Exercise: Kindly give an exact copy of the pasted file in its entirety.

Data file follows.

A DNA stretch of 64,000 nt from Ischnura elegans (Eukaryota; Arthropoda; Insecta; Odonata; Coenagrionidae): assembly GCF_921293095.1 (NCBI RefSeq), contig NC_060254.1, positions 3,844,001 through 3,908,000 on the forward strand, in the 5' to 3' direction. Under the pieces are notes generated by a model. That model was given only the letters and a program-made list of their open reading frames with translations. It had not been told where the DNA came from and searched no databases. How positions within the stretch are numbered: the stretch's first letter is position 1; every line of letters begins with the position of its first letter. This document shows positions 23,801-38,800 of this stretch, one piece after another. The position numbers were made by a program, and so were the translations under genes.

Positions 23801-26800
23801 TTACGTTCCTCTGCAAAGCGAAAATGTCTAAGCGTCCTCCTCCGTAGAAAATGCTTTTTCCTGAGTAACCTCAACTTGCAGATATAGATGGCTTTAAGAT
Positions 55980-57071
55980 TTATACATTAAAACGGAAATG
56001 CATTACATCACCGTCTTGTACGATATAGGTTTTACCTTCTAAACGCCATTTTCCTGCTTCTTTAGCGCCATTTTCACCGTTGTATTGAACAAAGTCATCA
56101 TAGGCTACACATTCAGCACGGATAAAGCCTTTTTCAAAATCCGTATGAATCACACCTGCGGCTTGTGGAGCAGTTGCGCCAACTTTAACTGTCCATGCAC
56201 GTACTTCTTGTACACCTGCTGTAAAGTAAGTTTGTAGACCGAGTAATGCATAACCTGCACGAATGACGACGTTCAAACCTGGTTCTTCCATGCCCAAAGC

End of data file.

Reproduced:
A DNA stretch of 64,000 nt from Ischnura elegans (Eukaryota; Arthropoda; Insecta; Odonata; Coenagrionidae): assembly GCF_921293095.1 (NCBI RefSeq), contig NC_060254.1, positions 3,844,001 through 3,908,000 on the forward strand, in the 5' to 3' direction. Under the pieces are notes generated by a model. That model was given only the letters and a program-made list of their open reading frames with translations. It had not been told where the DNA came from and searched no databases. How positions within the stretch are numbered: the stretch's first letter is position 1; every line of letters begins with the position of its first letter. This document shows positions 23,801-38,800 of this stretch, one piece after another. The position numbers were made by a program, and so were the translations under genes.

Positions 23801-26800
23801 TTACGTTCCTCTGCAAAGCGAAAATGTCTAAGCGTCCTCCTCCGTAGAAAATGCTTTTTCCTGAGTAACCTCAACTTGCAGATATAGATGGCTTTAAGAT
Positions 55980-57071
55980 TTATACATTAAAACGGAAATG
56001 CATTACATCACCGTCTTGTACGATATAGGTTTTACCTTCTAAACGCCATTTTCCTGCTTCTTTAGCGCCATTTTCACCGTTGTATTGAACAAAGTCATCA
56101 TAGGCTACACATTCAGCACGGATAAAGCCTTTTTCAAAATCCGTATGAATCACACCTGCGGCTTGTGGAGCAGTTGCGCCAACTTTAACTGTCCATGCAC
56201 GTACTTCTTGTACACCTGCTGTAAAGTAAGTTTGTAGACCGAGTAATGCATAACCTGCACGAATGACGACGTTCAAACCTGGTTCTTCCATGCCCAAAGC